France will soften, not give up pension reform ahead of strikes
By Sophie Louet and Sudip Kar-Gupta
PARIS (Reuters) - The French government is willing to compromise on its pension reform but will not abandon plans to rebuild a system that allows some workers to retire in their fifties, it said on Wednesday, a week before a planned transport workers' strike.
President Emmanuel Macron was elected in May 2017 on a pledge to overhaul the generous social security system and has promised to introduce a points-based pensions system under which all workers will have the same rights.
But as his centrist government is working on a first draft of the pension reform, unions at state-owned rail and metro operators - where some workers can retire in their early fifties - plan a nationwide transport strike on Dec. 5.
"The government is determined to build a universal pension system ... but we will take the time we need to get there," Prime Minister Edouard Philippe told a news conference.
He said he favours a compromise between "an immediate and brutal transition" that would make the reforms applicable to people born after 1963, and a "grandfathering" clause that would impact only people entering the labour market from 2025.
France's official retirement age is 62, but it has more than 40 different pension systems, with some allowing workers to retire in their mid- to late fifties or even their early fifties for Paris subway conductors.
Philippe said workers will be able to hang on to "acquired rights" but said the government is determined to end special pension regimes.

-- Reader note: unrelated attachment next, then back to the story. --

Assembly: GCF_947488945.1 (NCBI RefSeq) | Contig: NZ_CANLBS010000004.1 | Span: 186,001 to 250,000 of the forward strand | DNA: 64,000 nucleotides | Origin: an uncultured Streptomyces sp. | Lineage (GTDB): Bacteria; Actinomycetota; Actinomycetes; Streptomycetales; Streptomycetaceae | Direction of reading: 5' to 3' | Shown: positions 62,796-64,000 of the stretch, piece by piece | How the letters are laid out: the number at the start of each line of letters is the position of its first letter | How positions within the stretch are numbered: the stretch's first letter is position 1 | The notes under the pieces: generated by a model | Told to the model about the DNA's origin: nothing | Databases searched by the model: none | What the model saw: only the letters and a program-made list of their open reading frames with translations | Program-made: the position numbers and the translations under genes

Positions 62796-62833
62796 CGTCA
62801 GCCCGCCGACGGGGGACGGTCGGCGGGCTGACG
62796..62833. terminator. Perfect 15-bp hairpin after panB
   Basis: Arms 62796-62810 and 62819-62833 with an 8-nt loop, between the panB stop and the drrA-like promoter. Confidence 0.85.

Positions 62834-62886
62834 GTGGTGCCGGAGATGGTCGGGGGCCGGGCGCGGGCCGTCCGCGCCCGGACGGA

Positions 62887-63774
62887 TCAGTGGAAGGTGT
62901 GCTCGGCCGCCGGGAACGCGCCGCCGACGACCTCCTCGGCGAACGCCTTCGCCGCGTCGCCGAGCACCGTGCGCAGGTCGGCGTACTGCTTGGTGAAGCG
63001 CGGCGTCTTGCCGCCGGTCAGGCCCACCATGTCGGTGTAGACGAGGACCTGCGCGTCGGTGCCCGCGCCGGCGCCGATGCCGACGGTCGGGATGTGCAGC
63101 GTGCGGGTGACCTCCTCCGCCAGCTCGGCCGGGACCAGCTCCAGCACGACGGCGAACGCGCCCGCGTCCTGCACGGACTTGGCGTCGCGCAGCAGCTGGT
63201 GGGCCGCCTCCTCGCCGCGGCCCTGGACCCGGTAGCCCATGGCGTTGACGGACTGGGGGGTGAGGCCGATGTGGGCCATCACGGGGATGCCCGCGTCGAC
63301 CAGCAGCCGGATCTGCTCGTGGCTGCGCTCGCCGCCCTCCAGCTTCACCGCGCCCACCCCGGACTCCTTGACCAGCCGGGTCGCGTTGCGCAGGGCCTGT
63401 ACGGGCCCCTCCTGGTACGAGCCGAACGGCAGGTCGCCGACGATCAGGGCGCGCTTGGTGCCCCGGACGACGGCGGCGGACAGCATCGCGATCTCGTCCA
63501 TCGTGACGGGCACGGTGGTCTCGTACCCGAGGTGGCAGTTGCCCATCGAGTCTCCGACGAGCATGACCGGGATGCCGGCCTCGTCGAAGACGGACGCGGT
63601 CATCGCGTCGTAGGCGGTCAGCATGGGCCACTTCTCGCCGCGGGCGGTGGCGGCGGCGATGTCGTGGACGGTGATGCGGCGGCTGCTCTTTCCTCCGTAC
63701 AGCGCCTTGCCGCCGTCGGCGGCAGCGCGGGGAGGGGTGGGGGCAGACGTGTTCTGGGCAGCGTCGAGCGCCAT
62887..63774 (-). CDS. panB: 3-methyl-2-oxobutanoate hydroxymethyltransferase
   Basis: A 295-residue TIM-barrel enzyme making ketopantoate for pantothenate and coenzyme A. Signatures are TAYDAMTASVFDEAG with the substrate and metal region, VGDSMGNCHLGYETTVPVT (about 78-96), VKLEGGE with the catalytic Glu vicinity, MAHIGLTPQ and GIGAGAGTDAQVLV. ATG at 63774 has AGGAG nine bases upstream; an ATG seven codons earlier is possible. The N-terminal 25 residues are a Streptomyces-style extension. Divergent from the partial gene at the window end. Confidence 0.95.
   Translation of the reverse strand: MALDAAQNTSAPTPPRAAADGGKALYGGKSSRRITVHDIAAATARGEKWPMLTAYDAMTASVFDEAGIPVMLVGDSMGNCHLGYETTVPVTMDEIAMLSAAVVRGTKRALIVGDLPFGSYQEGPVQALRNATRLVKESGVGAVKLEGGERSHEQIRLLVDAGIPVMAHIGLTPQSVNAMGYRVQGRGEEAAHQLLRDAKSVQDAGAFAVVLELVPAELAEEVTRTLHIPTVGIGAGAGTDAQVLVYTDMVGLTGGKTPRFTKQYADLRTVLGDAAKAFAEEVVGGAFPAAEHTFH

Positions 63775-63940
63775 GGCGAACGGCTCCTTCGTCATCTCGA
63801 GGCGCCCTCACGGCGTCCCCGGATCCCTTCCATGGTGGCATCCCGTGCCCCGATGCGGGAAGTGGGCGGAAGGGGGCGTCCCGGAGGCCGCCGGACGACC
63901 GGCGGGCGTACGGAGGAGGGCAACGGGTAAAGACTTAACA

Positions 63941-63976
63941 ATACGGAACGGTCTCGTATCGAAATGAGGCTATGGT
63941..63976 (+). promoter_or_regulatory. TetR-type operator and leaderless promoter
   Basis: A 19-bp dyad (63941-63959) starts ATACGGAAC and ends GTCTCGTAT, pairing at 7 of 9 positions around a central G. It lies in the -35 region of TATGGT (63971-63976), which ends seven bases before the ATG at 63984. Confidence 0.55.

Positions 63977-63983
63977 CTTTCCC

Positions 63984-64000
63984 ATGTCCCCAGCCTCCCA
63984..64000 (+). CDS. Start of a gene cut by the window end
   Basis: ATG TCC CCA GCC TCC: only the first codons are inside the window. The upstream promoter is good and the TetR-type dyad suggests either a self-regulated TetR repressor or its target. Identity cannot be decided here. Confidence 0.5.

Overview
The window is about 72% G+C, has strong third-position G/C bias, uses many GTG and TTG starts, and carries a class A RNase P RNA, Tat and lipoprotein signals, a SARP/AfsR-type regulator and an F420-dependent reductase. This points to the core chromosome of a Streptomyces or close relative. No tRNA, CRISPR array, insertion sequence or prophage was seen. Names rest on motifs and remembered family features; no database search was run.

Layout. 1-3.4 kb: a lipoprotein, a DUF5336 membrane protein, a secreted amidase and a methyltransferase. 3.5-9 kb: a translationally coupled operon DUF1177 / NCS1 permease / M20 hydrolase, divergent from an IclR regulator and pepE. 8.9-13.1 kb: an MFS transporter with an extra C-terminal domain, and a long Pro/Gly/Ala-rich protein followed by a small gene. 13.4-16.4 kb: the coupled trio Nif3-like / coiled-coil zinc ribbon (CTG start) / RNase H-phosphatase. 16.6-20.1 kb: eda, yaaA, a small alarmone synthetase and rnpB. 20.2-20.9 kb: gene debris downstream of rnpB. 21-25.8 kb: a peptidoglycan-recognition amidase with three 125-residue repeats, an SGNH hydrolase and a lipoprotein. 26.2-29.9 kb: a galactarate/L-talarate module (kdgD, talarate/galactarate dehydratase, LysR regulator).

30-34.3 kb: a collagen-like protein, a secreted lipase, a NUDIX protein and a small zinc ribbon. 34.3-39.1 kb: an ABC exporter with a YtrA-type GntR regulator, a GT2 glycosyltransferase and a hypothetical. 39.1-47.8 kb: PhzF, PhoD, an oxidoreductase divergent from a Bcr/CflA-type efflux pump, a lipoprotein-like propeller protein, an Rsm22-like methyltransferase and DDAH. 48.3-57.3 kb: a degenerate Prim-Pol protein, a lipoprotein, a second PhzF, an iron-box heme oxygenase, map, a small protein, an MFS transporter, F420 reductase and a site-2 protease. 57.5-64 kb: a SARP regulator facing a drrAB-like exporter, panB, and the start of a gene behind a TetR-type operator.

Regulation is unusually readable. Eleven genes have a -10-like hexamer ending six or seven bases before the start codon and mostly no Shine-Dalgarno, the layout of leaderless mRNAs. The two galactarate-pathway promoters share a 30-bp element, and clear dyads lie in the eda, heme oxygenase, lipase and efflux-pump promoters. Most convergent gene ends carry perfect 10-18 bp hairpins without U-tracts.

"The system of corporatist solidarity is no longer suitable for this day and age and has created injustices," he said.
Leftist opposition parties and the more radical unions reject the pension reform plan, but the moderate CFDT union agrees with the principle of a points-based pension.
Next week's transport strike will be a key test of the unions' determination and of Macron's ability to continue reforms in the second half of his five-year mandate. Civil servants and energy sector workers will join the protest.
In the first year of his term, Macron made labour law more flexible and in June 2018 his government ended the special benefits for new workers joining the SNCF state railway.
But the eruption late last year of often-violent "yellow vest" protests against the high cost of living crimped Macron's reform drive and several planned measures have been shelved.
The government will reveal a draft of the pension reform around Dec. 9 or 10 and parliament will vote on it early 2020.
(Reporting by Sudip Kar-Gupta and Sophie Louet; Writing by Geert De Clercq; Editing by Mark Heinrich and Lisa Shumaker)